ISSUE FIVE
November 1998

Louis Armand

photo unavailable Louis Armand has appeared in Infernal Cinders (1993) and The Zone (1994). His most recent book is The Viconian Paramour (x-poezie, 1998).  He currently serves on the editorial board of The Prague Revue.
The Vanishing Syndrome

i.m. Miroslav Holub, 1923-1998


i'm never sure of reaching you...
all of these letters — i should be able to say
that as i speak i limit the world
but it's useless to try to integrate life &
death & to act rationally — which is what
might be meant by "becoming human"
as opposed to pseudo-dionysius
who considered that god transcends
contraries & this dictum was taken up
by nicholas of cusa as the clearest definition
of divinity: "you must regard the centre
& poles as coincident — using the help
of your imagination as much as possible..."
(as they say, apprehension takes place
as a movement between seeing
& uncertainty...) — for example today
i'm trying not to draw analogies
between the sky & a statistical curve
or flight paths or mechanised
& anonymous histories (do you think
i'm being ironic?) — but no, there are other
people, single strangers or crowds
appearing continuously — when they are not
seen they are heard — which leads me to believe
momentarily in a collective witnessing of
events (monsieur armand, vous delirez!) —
& this in a country still suffering
after thirty years of paranoid schizophrenia —
it's true (as a friend recently said to me
prague is like a giant potemkin village) —
which accounts for the sense of
ostranenie even while crossing the street
(any street) or entering a tabak (to buy
a packet of gauloises?) — it's the same thing
played out in every american cafe...
frida kahlo's monkey stares from the pages
of a fashionably retro magazine
(one reads about trotsky's assassination
it must have been the anniversary —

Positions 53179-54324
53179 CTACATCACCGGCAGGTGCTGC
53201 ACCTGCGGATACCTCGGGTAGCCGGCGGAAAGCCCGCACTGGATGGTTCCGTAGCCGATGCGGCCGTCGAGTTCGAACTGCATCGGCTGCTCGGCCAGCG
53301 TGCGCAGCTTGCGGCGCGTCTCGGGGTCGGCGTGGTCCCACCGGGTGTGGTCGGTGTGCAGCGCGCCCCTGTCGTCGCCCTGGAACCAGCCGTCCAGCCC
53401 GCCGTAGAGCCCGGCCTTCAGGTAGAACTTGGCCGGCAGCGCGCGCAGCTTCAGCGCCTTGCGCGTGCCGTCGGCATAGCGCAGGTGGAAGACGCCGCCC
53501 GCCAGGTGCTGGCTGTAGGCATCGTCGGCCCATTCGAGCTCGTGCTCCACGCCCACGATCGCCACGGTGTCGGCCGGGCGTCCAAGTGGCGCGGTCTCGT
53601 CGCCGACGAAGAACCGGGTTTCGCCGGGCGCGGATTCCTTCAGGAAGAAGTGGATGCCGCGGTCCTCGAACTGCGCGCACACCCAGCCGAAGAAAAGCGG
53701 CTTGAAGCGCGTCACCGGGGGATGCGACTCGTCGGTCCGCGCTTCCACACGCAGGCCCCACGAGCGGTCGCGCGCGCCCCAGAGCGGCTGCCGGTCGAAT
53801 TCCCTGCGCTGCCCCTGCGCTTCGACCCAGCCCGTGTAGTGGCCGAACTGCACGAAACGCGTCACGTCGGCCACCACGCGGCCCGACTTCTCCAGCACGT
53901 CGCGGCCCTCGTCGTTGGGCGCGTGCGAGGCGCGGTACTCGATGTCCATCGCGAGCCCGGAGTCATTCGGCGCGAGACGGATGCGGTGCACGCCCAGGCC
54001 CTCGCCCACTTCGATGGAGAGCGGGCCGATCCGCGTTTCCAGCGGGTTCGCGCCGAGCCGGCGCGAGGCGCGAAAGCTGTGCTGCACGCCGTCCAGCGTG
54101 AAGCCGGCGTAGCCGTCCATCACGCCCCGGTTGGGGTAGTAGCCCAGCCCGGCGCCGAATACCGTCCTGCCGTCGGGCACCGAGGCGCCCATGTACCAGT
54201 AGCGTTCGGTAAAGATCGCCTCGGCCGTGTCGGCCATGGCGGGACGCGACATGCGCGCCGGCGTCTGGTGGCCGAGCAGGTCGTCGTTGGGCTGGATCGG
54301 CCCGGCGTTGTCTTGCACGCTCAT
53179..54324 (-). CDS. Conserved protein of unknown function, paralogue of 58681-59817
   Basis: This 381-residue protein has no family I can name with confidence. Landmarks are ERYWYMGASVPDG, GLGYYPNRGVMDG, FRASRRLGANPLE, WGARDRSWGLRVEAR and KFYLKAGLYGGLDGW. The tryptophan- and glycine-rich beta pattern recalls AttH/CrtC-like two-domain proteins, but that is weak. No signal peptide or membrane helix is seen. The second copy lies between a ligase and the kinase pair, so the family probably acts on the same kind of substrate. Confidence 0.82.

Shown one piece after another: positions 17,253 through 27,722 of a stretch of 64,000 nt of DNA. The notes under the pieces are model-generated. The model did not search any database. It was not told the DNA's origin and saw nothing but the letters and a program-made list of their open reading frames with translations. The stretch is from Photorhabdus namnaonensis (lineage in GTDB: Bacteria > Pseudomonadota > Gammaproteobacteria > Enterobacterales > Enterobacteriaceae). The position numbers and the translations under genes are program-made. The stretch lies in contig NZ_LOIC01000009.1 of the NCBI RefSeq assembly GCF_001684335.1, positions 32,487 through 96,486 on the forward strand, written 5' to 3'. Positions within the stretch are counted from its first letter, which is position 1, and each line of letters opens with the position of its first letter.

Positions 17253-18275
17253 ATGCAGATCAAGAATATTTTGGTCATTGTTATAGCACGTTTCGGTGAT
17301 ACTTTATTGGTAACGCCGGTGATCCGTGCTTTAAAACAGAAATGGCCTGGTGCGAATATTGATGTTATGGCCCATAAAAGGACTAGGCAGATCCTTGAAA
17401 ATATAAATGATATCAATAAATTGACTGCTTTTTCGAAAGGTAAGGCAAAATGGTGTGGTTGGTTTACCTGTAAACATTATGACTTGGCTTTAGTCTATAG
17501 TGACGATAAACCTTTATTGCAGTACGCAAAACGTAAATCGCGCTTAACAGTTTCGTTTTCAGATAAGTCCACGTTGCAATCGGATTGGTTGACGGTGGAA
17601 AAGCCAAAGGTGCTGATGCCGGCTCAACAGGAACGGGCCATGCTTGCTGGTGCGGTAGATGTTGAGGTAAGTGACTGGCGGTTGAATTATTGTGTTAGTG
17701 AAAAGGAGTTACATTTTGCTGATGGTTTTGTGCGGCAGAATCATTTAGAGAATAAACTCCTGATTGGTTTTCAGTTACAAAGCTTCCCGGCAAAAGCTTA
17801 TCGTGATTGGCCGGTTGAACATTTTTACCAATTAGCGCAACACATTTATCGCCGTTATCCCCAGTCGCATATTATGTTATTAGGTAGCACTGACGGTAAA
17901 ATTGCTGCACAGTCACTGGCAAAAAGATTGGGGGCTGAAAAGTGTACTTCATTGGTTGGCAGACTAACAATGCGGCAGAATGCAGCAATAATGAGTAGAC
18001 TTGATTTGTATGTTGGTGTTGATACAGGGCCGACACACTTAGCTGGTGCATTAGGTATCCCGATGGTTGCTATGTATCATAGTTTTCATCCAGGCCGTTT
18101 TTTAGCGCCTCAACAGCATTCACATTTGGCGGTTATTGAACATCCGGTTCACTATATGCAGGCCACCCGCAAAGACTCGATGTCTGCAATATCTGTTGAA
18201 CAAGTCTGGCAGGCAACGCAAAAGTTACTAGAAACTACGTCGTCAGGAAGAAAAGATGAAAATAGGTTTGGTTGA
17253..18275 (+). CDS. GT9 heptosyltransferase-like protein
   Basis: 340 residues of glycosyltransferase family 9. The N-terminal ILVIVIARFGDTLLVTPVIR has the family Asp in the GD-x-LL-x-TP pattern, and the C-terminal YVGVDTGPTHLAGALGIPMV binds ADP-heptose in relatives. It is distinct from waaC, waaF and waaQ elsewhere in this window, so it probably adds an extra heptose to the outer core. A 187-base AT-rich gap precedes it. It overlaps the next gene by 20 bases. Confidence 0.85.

ambivalence?) — holding a cigarette that way
the eye of it looking up through the
window the orange halo of a streetlight
it's raining again & grown dark —
i sit down at a corner table to write this
thinking about the seductions of amnesia —
the first time we met (in a room
overlooking "red army square") it had been
another anniversary — jan palach’s funeral—
"so the counting out began" you said
"to separate the sane, who / veil themselves
in words, from the insane, who rip off /
feathers from their bodies..."
& i can’t help remembering the story
about a swan doused in petrol & set alight
by drunken soldiers — the hopeless flapping
of its wings & the vltava's calm indifference —
but that isn't what i wanted to tell you
(bored with the absurd & the too poignant
"tragedy"?) no, i wanted to tell you the joke
about the great czech poet whose death,
like his poetry, was acclaimed mostly
in translation (i enclose for your amusement
copies of the obituaries published
in the prague newspapers)... as someone
said once: "that is no land for old men..."
or perhaps i should quote mayakovsky
who died young & wrote: "dans mon ame pas
un cheveau blanc / aucune douleur senile..."
but there’s nothing unexpected in that,
besides it’s getting late & the writing —
you know the saying — is on the wall: vychod
sortie ausgang exit... "ET ILS, ONT TOUS
FOUTU LE CAMP"

 

 

Louis Armand: Poetry
Copyright 1999 The Cortland Review Issue FiveThe Cortland Review